Another Updated Tick List

    How is it that I can keep updating my tick list?  Well, you see, it takes a little practice to get to something that's going to work. 

    If you want to see it more clearly please feel free to download the tick list.  It's in pdf form.

    No doubt I'll probably update it or tweak it a little more as we settle in over the next few weeks.

    Do you use a tick list?  

    Sunday, May 19, 2013

    Bible Quotes Review

         Have you ever tried Bible copywork in your homeschool?  Not only does your child get to practice spelling, penmanship, reading, punctuation, and grammar, but they also get the scriptures and manual to life as well.  Feed your child academically and spiritually.  What an awesome combination!

         These past few weeks we've had the opportunity to review an ebook of Bible Quotes by Joyce Herzog.

     photo joyceherzog_zps3c5942dd.jpg

    { About the Product }

         Each list of Bible quotes within the ebook are gathered together according to a particular phonetic skill, which is based upon the 'Scaredy Cat Reading System' written by Joyce Herzog { a separate product }.  The ebook is 26 pages in length which includes the cover and introduction. 

    { A sampling of the printed pages from the ebook }

    The rules are clearly and conveniently located at the top of each page.

    The ebook is a tool for parents.  There is no fluff included, or pictures within the text.  It is purely a list of verses that will help you to focus on particular set of phonetic skills.  

    { How We Used It }

         Since we already had a good feel for phonics we went ahead and used this product for cursive penmanship.  That means I simply printed the book out, and then used it to copy out the scripture verses into an exercise book, and then had Chloe { 8 } copy them in her cursive handwriting.

         I choose a normal lined exercise book in which to house our copywork.

    I would write out each scripture verse and then Chloe would then read and copy it.

         I do have to mention that Chloe is 8 years old.  Had she been any younger I might have felt that it would of been more appropriate to use a different style and method of copywork.  I would of also quite possibly used this product in a different manner. This is important to mention because it is the younger audience who are just learning their phonograms and are beginning reading that this ebook and its verses are intended for.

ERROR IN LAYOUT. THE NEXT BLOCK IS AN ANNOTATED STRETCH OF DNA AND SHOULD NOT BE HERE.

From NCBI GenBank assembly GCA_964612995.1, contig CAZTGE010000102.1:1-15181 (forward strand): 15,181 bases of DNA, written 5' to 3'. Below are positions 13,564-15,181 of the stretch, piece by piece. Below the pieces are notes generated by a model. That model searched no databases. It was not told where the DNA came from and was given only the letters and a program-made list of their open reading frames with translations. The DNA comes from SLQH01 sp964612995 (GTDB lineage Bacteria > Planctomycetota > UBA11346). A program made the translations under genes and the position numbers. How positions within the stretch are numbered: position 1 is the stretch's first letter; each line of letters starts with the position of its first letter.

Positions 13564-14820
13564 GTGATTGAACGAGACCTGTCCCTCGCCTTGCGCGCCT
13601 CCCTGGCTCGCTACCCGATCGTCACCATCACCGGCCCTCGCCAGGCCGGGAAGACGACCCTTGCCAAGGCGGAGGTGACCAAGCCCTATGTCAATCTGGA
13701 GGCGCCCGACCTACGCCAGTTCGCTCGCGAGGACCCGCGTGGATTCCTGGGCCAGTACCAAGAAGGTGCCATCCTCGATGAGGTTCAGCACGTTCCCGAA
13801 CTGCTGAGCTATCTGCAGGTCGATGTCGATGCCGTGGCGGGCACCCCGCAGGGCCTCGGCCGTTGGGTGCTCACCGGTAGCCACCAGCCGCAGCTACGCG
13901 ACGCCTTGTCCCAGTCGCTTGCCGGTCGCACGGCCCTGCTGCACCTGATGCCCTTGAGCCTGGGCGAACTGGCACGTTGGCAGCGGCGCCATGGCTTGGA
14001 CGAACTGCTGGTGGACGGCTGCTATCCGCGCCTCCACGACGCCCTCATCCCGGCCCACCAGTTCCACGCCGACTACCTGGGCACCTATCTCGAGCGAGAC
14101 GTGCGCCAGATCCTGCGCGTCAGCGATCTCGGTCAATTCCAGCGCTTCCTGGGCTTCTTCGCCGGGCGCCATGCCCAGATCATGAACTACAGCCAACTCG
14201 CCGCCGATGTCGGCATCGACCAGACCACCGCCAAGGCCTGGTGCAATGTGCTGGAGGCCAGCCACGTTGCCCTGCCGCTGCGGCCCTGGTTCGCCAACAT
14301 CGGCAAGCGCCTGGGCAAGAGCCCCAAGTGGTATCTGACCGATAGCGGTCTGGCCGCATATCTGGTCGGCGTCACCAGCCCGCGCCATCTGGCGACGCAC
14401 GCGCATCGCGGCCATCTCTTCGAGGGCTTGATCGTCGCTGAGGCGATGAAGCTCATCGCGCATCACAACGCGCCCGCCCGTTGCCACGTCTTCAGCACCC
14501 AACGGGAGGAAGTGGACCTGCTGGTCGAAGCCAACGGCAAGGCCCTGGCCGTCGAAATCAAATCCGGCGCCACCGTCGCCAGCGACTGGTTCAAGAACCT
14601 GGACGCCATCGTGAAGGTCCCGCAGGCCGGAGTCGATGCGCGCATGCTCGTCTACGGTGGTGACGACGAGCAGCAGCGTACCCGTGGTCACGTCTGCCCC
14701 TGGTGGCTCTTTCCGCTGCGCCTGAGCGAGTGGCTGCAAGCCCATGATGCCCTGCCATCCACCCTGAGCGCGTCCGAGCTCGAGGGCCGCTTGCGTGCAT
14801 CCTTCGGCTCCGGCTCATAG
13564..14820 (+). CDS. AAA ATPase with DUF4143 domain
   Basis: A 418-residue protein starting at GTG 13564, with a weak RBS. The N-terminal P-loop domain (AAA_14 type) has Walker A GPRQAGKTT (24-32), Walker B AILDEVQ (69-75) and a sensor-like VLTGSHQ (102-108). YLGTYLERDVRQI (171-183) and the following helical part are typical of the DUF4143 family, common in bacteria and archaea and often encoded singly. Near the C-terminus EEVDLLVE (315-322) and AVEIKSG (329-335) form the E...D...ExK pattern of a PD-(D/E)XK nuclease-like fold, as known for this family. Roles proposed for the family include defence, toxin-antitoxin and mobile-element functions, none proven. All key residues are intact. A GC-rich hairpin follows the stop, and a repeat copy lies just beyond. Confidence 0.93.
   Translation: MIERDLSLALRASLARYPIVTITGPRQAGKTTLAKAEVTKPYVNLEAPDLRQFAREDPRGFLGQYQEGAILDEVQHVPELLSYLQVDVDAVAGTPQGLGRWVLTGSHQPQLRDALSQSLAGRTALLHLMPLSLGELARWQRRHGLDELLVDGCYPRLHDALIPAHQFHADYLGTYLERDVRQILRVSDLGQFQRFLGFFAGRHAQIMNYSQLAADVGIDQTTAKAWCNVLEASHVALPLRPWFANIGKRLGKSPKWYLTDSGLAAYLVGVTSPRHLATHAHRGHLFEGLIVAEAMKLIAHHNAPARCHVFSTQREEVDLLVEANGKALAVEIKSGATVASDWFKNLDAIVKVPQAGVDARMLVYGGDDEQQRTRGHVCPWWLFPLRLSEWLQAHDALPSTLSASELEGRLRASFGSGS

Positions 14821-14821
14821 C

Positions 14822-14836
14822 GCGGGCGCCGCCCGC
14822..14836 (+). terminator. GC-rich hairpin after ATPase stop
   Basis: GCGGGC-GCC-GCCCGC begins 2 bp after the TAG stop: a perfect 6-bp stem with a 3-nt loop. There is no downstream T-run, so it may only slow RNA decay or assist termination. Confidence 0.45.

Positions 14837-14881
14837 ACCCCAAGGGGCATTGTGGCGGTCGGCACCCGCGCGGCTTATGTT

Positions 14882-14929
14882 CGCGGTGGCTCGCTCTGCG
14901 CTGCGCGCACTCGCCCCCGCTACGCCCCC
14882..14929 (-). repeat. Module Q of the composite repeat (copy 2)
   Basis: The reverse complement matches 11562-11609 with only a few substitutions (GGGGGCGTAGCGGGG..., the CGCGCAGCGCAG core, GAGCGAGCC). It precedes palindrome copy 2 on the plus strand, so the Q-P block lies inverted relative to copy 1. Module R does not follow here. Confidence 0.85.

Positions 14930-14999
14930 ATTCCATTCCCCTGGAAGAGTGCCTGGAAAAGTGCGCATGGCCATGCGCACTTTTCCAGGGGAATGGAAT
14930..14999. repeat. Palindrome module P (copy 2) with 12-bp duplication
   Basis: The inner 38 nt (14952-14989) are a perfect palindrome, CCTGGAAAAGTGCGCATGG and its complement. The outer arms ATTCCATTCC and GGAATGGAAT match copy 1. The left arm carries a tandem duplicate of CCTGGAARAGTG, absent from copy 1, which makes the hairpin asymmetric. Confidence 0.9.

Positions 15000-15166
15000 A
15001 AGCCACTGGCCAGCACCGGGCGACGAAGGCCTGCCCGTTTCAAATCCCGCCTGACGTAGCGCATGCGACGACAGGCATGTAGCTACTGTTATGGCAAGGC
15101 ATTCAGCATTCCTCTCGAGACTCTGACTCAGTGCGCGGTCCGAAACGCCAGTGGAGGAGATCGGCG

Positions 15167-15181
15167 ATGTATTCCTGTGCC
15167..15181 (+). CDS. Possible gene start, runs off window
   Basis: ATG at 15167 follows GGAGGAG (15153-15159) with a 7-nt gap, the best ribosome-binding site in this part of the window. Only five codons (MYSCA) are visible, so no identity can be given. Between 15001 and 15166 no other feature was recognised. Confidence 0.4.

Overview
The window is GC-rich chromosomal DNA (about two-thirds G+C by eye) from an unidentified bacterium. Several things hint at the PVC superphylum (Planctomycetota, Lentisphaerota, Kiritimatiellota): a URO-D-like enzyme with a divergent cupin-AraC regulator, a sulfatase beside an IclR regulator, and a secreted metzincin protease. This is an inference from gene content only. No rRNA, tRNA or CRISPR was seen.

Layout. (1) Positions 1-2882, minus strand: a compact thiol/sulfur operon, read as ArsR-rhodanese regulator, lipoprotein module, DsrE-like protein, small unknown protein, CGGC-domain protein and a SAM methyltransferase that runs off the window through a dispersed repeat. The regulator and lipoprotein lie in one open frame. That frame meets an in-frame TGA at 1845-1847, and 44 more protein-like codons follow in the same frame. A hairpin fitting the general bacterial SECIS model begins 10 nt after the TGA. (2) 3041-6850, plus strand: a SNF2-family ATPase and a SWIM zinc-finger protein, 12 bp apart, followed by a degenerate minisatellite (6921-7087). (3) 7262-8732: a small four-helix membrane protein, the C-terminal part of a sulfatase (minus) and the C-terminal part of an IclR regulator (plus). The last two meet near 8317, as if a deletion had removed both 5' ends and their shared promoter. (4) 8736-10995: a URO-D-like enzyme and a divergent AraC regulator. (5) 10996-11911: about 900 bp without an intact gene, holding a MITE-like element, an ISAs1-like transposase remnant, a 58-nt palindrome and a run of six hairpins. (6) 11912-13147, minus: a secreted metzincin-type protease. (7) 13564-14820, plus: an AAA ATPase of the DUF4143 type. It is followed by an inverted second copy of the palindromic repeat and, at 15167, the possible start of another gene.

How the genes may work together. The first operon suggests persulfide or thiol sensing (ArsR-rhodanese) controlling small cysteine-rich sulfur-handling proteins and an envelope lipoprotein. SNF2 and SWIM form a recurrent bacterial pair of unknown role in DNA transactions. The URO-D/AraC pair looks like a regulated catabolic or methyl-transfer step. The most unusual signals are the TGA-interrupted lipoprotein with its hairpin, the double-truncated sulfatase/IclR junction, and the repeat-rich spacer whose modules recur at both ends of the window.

While the ebook refers to a separate product - namely the 'Scaredy Cat Reading System', and the phonetic skills are based on the { SCRS } as well, one is still able to use the material as a stand alone without any problem. 

         I feel that this product is more for the parent and not for the child in its present form.  It is a homeschooling tool, and not a workbook / worktext that you would just hand over to a child.  This in itself is a needful thing to know.

         Even though the product says that it can be used for spelling it does not give any lists of spelling words.  The parent would have to make such a list.

         Finally, even though I really do love the idea of Bible copywork from Bible Quotes I don’t think that I would use this product exclusively or even long term.  There is not enough material to use it long term. { If you have a Bible - that's exhaustive, and would supply your needs well met. }  It is even doubtful that I would use it for phonics instruction { which is its main focus }.  This is due to the fact that often when we choose a single verse to use for one particular phonetic structure we are also bombarded with multiple other phonetic structures within the very same sentence.  To use the sentence in its entirety the child will have to be able to use a host of other phonograms as well.  So basically, just using it for a single phonogram may not be so beneficial at all.  If the child has not mastered other phonograms before attempting the scriptures this could easily burden or confuse the child all the more.   Especially for example when the focus is on using short vowel sounds but being presented with multiple phonograms like / or, ck, ng, th, ch, er, ou / { on the very first page I might add } in the sentence.  What do we teach first?  Line upon line, precept upon precept – is it not?  Now having said this, I do feel that it would still be quite beneficial to copy the scriptures as a way of practicing and cementing already gained skills, as consolidation.   So if you want a product to help you consolidate and practice – this would work.  If you want a way to teach phonics, there are better ways of doing that.

    { How Much Does it Cost? }

         Download the pdf today for $12.00.

         Thanks for visiting, and don't forget to visit Joyce Herzog for additional information about Bible Quotes and other products that she has available.  Oh and please do check out some of the other awesome reviews done by my fellow crew members on the different products by Joyce Herzog as well.